"Honey, I have some more bad news".
I hate hearing this from my husband. It usually means that something else in our house is broken.
Lately, we have been having a run of bad house luck. A toilet broke and had to be replaced. The downstairs bathroom floor has cracked and is coming up. My husband tripped while painting the upstairs hall, knocked over the ladder, and shattered the window.
We're bleeding cash.
This time, husband held up the little lever that drains the tub. It had been sticking for a while, and finally snapped right off instead of budging. Great.
Husband was all for calling a plumber. I was all for searching the internet. It turns out I could get the parts at Lowe's and probably do this myself. It's worth a try.
Plumbers are EXPENSIVE, and I will only call one under duress.
OFF TO LOWE'S!
(Yeah, I know. This blog is starting to look like a Lowe's commercial, but I swear I am not paid a dime by them.) (Not that I would mind if they wanted to pay me.) (Actually, I think I'd rather enjoy it.) (*hint hint*)
Sure. Okay. So long as there are instructions on the package.
I don't have a true before picture, as husband took it apart before I could get up there and start snapping. The above picture is the removed overflow plate and lever behind it.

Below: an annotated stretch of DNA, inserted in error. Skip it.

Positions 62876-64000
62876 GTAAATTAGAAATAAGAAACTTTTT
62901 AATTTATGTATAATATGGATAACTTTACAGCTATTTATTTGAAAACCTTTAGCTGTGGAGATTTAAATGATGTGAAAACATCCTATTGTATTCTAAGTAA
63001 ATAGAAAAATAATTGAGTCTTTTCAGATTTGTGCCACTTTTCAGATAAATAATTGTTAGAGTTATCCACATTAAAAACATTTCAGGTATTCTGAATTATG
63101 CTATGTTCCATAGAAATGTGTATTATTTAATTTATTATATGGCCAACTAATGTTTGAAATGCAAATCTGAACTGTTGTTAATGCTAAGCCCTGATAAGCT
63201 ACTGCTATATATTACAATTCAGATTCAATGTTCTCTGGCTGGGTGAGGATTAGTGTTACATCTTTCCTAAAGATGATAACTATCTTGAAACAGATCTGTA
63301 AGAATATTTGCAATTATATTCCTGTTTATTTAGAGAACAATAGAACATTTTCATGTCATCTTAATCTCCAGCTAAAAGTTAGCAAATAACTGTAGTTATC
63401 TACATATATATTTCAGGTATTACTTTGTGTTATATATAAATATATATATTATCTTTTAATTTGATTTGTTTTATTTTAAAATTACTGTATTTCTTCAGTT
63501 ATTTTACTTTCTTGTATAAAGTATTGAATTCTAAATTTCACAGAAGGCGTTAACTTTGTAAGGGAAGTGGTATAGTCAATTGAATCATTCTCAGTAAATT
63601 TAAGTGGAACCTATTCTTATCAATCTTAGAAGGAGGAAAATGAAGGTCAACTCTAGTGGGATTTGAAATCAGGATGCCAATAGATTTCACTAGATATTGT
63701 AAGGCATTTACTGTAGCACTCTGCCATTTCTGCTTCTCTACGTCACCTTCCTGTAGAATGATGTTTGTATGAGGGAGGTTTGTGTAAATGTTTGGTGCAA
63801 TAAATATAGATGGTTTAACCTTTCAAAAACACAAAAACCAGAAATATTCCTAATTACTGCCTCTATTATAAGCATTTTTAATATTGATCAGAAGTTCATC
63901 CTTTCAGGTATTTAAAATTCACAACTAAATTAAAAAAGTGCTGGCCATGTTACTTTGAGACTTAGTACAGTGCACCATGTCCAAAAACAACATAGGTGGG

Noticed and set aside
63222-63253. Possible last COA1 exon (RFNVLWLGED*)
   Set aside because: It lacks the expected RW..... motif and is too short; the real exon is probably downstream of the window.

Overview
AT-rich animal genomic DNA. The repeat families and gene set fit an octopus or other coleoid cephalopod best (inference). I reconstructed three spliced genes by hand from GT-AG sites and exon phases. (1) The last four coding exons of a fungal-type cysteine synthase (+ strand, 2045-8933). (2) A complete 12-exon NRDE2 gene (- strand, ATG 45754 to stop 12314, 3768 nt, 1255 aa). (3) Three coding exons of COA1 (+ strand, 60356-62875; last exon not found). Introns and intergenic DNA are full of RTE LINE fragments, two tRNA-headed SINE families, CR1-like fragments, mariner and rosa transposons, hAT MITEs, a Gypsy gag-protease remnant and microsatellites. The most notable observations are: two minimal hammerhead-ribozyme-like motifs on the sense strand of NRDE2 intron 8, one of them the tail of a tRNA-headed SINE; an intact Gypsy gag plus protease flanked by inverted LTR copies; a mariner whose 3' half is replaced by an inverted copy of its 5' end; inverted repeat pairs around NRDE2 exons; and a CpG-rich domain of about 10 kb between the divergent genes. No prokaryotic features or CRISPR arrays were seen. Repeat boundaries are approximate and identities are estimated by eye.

Notice that the tub is still full? Yeah. That's because the trip lever broke before the drain opened. I grabbed the lever with pliers and pulled upward, disengaging the plug. The water was able to drain out and I could work.
I don't have pictures of the next part (where I removed the drain) as I was struggling and frustrated, but I can tell you how to do it.
1) Remove the screw holding the drain plate in place.
2) Underneath you will see is sort of cross (either metal or plastic) in the drain.
3) Put the handles of a pair of pliers in the cross, then twist to remove it.
Note: My plier's handles weren't narrow enough. I used the tips of the pliers instead.
So I just pull up this drain piece to look for what's blocking it...
I feel dirty even looking at this - like a need a bath. But clearly, after seeing this, I can never trust the bathtub again. Ever.
5) Thread the brand new shiny one in it's place.
6) Put some plumber's putty around the outside rim
7) Screw down the new drain plate.
The cotter pin attaches the back of the new trip lever to the piece coming out of the wall, and the screws attach the new overflow plate.
Actually, it was a much easier fix than I thought. Doesn't it look beautiful?
Kit cost = $30
Plummer's putty = $2
Total (after tax) = Around $35
Tell me. Have you ever spend only $35 on a plumber's visit? No? Didn't think so.